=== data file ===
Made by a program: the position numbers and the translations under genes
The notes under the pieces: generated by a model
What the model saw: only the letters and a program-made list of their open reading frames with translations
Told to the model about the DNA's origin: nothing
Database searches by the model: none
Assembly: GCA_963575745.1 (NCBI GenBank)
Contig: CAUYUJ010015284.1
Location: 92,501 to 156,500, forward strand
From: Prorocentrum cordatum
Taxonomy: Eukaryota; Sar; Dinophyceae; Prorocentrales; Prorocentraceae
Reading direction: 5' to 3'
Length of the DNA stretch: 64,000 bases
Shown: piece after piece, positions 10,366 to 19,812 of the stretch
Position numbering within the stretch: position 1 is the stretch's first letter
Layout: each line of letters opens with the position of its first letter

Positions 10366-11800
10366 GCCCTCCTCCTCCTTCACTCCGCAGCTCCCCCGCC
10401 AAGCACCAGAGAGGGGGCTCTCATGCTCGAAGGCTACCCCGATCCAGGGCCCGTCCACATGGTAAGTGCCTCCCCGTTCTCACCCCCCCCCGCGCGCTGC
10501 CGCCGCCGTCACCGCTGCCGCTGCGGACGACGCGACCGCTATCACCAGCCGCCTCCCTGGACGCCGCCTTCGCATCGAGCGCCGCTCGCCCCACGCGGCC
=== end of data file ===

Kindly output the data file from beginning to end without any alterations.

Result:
Made by a program: the position numbers and the translations under genes
The notes under the pieces: generated by a model
What the model saw: only the letters and a program-made list of their open reading frames with translations
Told to the model about the DNA's origin: nothing
Database searches by the model: none
Assembly: GCA_963575745.1 (NCBI GenBank)
Contig: CAUYUJ010015284.1
Location: 92,501 to 156,500, forward strand
From: Prorocentrum cordatum
Taxonomy: Eukaryota; Sar; Dinophyceae; Prorocentrales; Prorocentraceae
Reading direction: 5' to 3'
Length of the DNA stretch: 64,000 bases
Shown: piece after piece, positions 10,366 to 19,812 of the stretch
Position numbering within the stretch: position 1 is the stretch's first letter
Layout: each line of letters opens with the position of its first letter

Positions 10366-11800
10366 GCCCTCCTCCTCCTTCACTCCGCAGCTCCCCCGCC
10401 AAGCACCAGAGAGGGGGCTCTCATGCTCGAAGGCTACCCCGATCCAGGGCCCGTCCACATGGTAAGTGCCTCCCCGTTCTCACCCCCCCCCGCGCGCTGC
10501 CGCCGCCGTCACCGCTGCCGCTGCGGACGACGCGACCGCTATCACCAGCCGCCTCCCTGGACGCCGCCTTCGCATCGAGCGCCGCTCGCCCCACGCGGCC